- Associated Press - Saturday, May 27, 2017

BOZEMAN, Mont. (AP) - The sun was shining brightly on Claire Vlases, an eighth-grade girl who led a student campaign to raise $118,000 so that solar panels can be installed at Sacajawea Middle School in Bozeman.

Claire, 14, started a year ago by asking the Bozeman School Board to put up solar panels as part of the school’s $16 million expansion. She argued it “makes sense,” environmentally and financially.

Trustees and architects commended her, but the district’s building chief said solar didn’t yet work economically.

Someday, he said.

Undeterred, Claire set about raising money and organizing help from students and adults. It was her project for independent studies class, intended to let kids work on something they’re passionate about. Some kids build cars.

“My idea was to get solar panels,” Claire said, “to connect the nature around us with the school.”

Bozeman school administrators pledged $25,000 in school district funds.

Principal Gordon Grissom and Facilities Director Todd Swinehart said Claire had raised the issue early enough that Sacajawea’s new electives wing could be designed to be structurally strong enough to support solar panels in the future and to have the right electrical setup to connect to the power grid.

Sacajawea students held a “Pennies for Power” fundraiser, with classes competing to collect the most pennies and win a pizza party.

“I thought we were only going to raise $500,” Claire said, “but we blew it out of the water.”

Between the pennies campaign and the student talent show, which donated its earnings to the solar project, Sacajawea kids and teachers raised $8,500.

For Halloween, Claire made a black solar panel costume that said Solar Makes Sense and went door-to-door asking for donations.

Her younger sister Ursula, a sixth-grader, wrote a grant to the Bozeman Area Community Foundation, which gave $3,000.

Kids formed a Solar Makes Sense group and collected donations at every school fundraiser, from the Adult Spelling Bee to the Santa Run. They set up a web page and sought donations through the Bozeman Schools Foundation.

Meanwhile, Grissom said, the estimated cost of solar panels came down, from $130,000 to $115,000.

Last week, while Claire was competing at a track meet in Belgrade, her parents got a message from the Bozeman Schools Foundation that the Kendeda Fund had agreed to donate $80,000. That put the project over the top.

“I was so happy,” Claire said. “I started crying.”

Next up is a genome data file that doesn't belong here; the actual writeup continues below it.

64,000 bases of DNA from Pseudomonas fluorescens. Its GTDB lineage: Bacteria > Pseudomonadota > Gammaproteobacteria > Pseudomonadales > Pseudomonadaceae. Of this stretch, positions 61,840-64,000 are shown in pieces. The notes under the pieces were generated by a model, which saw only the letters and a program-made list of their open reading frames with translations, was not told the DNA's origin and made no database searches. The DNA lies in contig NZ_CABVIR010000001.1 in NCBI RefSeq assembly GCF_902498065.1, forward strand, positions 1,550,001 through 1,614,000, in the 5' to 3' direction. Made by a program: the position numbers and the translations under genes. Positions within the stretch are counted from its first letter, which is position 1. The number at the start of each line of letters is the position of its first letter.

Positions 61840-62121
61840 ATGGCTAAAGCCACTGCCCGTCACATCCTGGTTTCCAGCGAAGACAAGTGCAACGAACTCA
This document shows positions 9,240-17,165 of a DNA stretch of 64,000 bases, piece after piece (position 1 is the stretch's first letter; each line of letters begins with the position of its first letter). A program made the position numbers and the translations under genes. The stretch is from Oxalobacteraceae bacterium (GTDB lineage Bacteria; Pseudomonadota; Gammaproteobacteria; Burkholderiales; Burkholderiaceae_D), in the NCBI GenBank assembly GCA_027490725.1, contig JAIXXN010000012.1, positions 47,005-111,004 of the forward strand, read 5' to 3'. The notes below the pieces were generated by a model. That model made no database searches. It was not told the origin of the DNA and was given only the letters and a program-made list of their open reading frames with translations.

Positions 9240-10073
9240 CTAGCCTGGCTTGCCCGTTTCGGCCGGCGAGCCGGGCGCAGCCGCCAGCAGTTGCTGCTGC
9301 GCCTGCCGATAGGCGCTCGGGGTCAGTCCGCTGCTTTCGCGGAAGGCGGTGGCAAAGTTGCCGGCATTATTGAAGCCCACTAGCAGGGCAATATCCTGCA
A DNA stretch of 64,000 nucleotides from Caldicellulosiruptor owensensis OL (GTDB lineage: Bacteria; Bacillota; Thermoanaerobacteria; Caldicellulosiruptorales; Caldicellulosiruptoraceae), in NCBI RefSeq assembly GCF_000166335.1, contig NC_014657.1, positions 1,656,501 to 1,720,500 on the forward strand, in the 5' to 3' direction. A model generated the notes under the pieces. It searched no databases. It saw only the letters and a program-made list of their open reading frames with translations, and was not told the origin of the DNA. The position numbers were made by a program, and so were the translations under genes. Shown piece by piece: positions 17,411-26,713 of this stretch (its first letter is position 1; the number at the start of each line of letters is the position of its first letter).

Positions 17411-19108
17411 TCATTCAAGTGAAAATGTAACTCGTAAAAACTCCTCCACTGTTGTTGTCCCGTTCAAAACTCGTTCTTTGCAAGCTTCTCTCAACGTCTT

Her dad, Dr. Michael Vlases, said her mom, Katy, had to tell Claire through the chain-link fence separating athletes and parents, “so they couldn’t hug each other.”

That donation marked “an amazing milestone,” Principal Grissom said.

Claire and the principal had met last fall with Diana Blank, first wife of Home Depot’s founder and the philanthropist who started the Kendeda Fund, named for her children. The fund, created to support efforts to create a just world and use resources wisely, reports donating $500 million since its start in 1993.

Claire said after learning about the Kendeda Fund from School Board Trustee Douglas Fischer, she had set up the meeting.

The fund managers wanted to see more details, like a budget, a fundraising plan and school-wide support, Grissom said.

By the second meeting with fund officials this spring, Claire had done everything asked of her, and brought the sixth-grade Solar Makes Sense committee, Fischer and other supporters.

Superintendent Rob Watson recognized Claire and the Sacajawea students’ achievement at a recent School Board meeting.

Once the Kendeda Fund check arrives, Swinehart said, school officials plan to seek bids from contractors. In the best-case scenario, Grissom said, they’d be able to install the panels this summer.

Claire won a community champion award from the U.S. Green Building Council of Montana in February and was recently invited to the governor’s SMART School Symposium.

“I feel really humble that I could be part of it,” Claire said. “I’m really proud of the success we’ve had.”

She admitted feeling nervous the night she spoke in front of the School Board. Now, she said, she’s better at public speaking.

Grissom praised her “quiet leadership.” He also said they hope Sacajawea’s experience inspires other schools.

Solar is under consideration in the planning that’s just starting for Bozeman’s second high school, Swinehart said. The cost savings will have to be weighed against the extra cost, he said. “Nothing is off the table.”

“We want this to be a launching pad for other green energy for schools,” Claire said, “and for students to follow their own passions.”

___

Information from: Bozeman Daily Chronicle, https://www.bozemandailychronicle.com


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